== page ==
Product: SciDB - A Science-Oriented DBMS at 100 Petabytes
Thursday, April 29, 2010 at 6:42AM
Todd Hoff in Product, nosql

Scientists are doing it for themselves. Doing what? Databases. The idea is that most databases are designed to meet the needs of businesses, not science, so scientists are banding together at scidb.org to create their own Domain Specific Database, for science. The goal is to be able to handle datasets in the 100PB range and larger.

SciDB, Inc. is building an open source database technology product designed specifically to satisfy the demands of data-intensive scientific problems. With the advice of the world's leading scientists across a variety of disciplines including astronomy, biology, physics, oceanography, atmospheric sciences, and climatology, our computer scientists are currently designing and prototyping this technology

The scientists that are participating in our open source project believe that the SciDB database — when completed — will dramatically impact their ability to conduct their experiments faster and more efficiently and further improve the quality of life on our planet by enabling them to run experiments that were previously impossible due to the limitations of existing database systems and infrastructure. Many of the world's leading computer scientists with expertise in database systems have contributed to the design and architecture of the system to meet the needs of the world's scientists.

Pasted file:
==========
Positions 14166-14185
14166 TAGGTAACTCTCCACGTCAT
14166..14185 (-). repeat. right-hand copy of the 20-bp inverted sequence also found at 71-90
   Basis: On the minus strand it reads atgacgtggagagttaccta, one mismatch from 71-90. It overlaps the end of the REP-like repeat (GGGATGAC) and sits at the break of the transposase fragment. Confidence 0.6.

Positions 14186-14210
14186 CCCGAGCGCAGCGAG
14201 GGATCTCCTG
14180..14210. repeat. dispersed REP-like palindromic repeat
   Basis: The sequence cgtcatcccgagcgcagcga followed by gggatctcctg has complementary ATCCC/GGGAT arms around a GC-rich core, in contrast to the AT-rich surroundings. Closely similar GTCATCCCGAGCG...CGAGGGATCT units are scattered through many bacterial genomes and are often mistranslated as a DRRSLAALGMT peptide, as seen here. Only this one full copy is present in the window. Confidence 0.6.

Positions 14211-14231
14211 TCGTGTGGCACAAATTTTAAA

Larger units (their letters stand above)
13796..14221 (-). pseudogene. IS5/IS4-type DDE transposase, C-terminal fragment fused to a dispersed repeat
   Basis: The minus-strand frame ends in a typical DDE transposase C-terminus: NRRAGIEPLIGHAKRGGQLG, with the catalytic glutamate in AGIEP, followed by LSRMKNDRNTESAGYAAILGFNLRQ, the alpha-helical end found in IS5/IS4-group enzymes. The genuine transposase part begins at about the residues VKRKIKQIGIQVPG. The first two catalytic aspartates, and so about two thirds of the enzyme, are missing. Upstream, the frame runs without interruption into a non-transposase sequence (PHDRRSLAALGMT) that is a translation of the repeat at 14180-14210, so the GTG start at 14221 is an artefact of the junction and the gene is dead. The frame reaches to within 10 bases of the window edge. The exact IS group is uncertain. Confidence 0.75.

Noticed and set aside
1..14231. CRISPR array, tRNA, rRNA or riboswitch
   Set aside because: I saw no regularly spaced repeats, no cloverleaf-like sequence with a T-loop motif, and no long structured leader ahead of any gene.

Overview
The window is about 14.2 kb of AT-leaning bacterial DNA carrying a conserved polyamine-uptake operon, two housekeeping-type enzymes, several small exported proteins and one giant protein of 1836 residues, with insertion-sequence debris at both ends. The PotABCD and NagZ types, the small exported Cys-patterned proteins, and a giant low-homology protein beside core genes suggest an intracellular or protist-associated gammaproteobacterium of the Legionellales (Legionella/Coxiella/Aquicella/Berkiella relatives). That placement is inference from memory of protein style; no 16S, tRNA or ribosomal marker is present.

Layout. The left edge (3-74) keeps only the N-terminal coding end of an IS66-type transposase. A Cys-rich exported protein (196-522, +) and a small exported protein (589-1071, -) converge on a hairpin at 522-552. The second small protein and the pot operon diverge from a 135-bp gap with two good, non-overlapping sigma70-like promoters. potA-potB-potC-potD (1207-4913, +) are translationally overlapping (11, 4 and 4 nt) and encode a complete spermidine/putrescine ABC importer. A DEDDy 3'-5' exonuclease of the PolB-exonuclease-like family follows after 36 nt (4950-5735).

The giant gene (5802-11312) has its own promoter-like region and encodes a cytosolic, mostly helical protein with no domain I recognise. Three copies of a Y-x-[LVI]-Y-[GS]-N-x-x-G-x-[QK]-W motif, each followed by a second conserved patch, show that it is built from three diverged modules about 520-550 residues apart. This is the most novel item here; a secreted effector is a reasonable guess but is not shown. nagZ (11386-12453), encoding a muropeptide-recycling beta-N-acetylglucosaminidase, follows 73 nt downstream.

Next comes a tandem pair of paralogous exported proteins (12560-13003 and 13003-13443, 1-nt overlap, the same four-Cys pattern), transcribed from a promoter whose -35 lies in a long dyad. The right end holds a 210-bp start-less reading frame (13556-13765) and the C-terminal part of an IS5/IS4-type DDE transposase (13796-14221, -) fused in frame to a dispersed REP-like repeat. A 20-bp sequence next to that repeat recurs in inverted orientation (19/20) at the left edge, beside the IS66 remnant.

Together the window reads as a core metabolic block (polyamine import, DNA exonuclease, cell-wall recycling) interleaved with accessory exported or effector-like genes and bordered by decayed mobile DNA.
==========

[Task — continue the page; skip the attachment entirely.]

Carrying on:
SciDB looks like a cool project and follows what might be considered a trend, instead of beating a general tool into submission, build a specialized tool that does what you need it to do. More details about SciDB can be found in the paper A Demonstration of SciDB: A Science-Oriented DBMS. A nice succinct poster is available summarizing the product.

Some interesting bits from the paper:

Not your typical looking database. The Domain Specific aspects create something unique and hopefully uniquely useful. I wonder if we'll see more Domain Specific Database efforts in the future?

Article originally appeared on (http://highscalability.com/).
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